The longest range electric cars of 2022

Published: 25 April 2022

► Longest-range electric cars ranked
 Includes cars from Tesla, Mercedes and BMW
 All of these EVs can travel at least 300 miles

Range. It’s become the most important consideration when buying an electric car. The ability to cover long distances without stopping to charge is crucial to making EVs viable, especially when trying to pull people away from the convenience of combustion power and two-minute fuel stops. The UK’s charging infrastructure has a lot of catching up to do, too.

Whether or not drivers really need a car that can travel more than 300 miles on a full battery is a different matter entirely. There are plenty of electric car owners that only need their cars for pottering around their home town – so they can get away with a cheap-and-cheerful short-range EV that can be easily charged up at home, such as the Honda E.

At present, if you need to travel any sort of great distance in any sort of comfort, you’ll need to get behind the wheel of a big diesel saloon or SUV – but the times are changing. When 2035 rolls around, and combustion-engined cars are outlawed in the UK entirely, new car buyers will need to rely on electric cars to cover long distances.

Longest range electric cars 2022

Fortunately, the very best of the current crop of EVs offer enough range to satisfy that demand already – and manufacturers are promising even more from their next-generation electric cars. Mercedes, for example, has already revealed the Vision EQXX concept car which in April 2022 drove more than 1000km (621 miles) on a single charge – making it one of the longest range electric cars on the road. Granted, this is a one-off concept car, a technical showcase to demonstrate the latest battery tech, but it shows that electric vehicles (EVs) are becoming more viable for those who suffer from range anxiety.

Read on for our run-down of the longest-range electric cars actually on sale today. We haven’t included any cars that are still yet to be revealed, although there are a few upcoming vehicles that will muscle their way onto this list in the very near future, such as the 410-mile Mercedes EQE and the upcoming electric replacement for the BMW 7 Series.

10. Skoda Enyaq iV 80

  • 331-mile range (WLTP)
  • From £39,705

Skoda Enyaq iV: long-range EV

The Enyaq is Skoda’s first pure-electric car, and it’s a very solid effort. Buyers have two powertrains to choose from – the Enyaq 60 has a 58kWh battery pack and a range of 256 miles, while the Enyaq 80 gets a larger 77kWh battery and longer 331-mile range. There’s even a sporty 295bhp vRS version of the rakish Enyaq Coupe.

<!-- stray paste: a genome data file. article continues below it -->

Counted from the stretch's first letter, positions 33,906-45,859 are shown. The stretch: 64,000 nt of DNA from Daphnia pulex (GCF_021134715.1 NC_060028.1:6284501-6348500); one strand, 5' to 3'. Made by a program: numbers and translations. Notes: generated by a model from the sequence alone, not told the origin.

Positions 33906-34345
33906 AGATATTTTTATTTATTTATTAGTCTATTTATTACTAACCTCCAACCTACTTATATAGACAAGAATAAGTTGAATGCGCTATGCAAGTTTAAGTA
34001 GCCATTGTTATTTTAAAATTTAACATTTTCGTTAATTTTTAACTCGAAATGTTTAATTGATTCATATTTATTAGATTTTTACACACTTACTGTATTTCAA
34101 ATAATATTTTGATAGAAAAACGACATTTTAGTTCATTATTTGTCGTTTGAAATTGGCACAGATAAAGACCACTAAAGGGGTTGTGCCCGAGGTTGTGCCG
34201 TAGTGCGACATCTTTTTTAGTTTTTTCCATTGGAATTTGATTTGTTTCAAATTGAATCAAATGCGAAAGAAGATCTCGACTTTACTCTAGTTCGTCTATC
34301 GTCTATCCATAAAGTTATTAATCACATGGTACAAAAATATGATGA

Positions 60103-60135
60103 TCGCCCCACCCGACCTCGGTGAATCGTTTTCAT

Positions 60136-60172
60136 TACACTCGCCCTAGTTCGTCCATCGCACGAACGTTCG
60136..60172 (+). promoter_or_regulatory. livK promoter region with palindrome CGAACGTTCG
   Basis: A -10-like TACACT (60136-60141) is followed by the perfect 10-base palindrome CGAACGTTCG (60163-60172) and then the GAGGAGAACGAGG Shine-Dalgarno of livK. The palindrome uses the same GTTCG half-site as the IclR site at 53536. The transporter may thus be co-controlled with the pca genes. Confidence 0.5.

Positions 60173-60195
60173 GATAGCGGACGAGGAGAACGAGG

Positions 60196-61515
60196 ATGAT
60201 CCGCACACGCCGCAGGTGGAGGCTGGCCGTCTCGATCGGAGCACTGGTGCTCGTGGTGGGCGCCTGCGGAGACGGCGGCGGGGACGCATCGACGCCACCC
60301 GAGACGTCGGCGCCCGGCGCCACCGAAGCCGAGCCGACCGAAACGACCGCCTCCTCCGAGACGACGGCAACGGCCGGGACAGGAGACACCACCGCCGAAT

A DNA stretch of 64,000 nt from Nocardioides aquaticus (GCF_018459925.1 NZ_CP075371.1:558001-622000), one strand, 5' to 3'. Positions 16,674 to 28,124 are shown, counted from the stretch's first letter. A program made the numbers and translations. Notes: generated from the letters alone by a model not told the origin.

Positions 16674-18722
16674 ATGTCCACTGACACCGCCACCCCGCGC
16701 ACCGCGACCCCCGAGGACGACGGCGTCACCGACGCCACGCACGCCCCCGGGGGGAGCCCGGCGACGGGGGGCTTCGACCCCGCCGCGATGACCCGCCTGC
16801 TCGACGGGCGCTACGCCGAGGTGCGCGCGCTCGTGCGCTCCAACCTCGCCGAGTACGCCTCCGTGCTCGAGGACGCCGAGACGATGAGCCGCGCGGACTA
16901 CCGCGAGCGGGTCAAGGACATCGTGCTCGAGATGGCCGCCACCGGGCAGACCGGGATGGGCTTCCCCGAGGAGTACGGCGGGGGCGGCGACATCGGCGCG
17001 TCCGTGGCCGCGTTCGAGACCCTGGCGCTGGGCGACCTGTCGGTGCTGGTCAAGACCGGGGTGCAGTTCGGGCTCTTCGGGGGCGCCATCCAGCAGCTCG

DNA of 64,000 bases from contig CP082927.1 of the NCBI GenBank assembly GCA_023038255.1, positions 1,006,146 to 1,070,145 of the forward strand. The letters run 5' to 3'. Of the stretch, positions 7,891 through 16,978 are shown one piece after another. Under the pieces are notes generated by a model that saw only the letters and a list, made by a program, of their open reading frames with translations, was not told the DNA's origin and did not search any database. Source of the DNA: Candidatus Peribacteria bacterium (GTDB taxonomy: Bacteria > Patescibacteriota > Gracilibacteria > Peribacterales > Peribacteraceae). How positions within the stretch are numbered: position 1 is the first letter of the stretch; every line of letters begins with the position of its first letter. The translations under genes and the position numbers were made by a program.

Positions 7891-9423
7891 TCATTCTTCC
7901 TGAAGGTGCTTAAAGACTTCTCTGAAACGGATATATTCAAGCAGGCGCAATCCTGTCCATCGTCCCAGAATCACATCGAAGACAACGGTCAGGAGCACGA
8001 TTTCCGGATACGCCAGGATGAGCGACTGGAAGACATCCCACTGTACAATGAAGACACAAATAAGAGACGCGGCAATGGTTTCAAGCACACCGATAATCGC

Both the Enyaq 60 and 80 feature a single electric motor mounted on the rear axle, while the more expensive 80X and vRS variants get an extra motor powering the front wheels, giving those cars four-wheel drive. The dual-motor models do pay a penalty in range, though, with the 80X Sportline version serving up a maximum of 303 miles.

9. Polestar 2 Long Range Single Motor

  • 335-mile range (WLTP)
  • From £44,990

Polestar 2: available in Long Range and Standard Range guise

If the BMW iX occupies the most extreme end of the EV styling spectrum, then the Polestar 2 is the polar opposite. Volvo’s spin-off brand’s first full EV is a sophisticated looking car from every angle – and its interior feels modern and fresh. The company might now be under Chinese ownership, but the car’s character is still defiantly Swedish.

The most basic version of the Polestar 2 is priced from £40,900. It comes with a 64kWh battery that offers a maximum range of 275 miles. However, the 78kWh Long Range model is only another £3,000 – and we’d say that’s worth the money for the convenience alone, as it boosts the car’s range to 335 miles.

Single-motor versions produce 221bhp and can sprint from 0–62mph in 7.4secs. The dual-motor variant costs an extra £6,000 over the base-model – but it produces 402bhp, which slashes the EV’s 0–62mph time to 4.7 seconds. Because of the power-hungry drivetrain, it’s only available with the larger battery pack.

8. Volkswagen ID.3 Tour

  • 340-mile range (WLTP)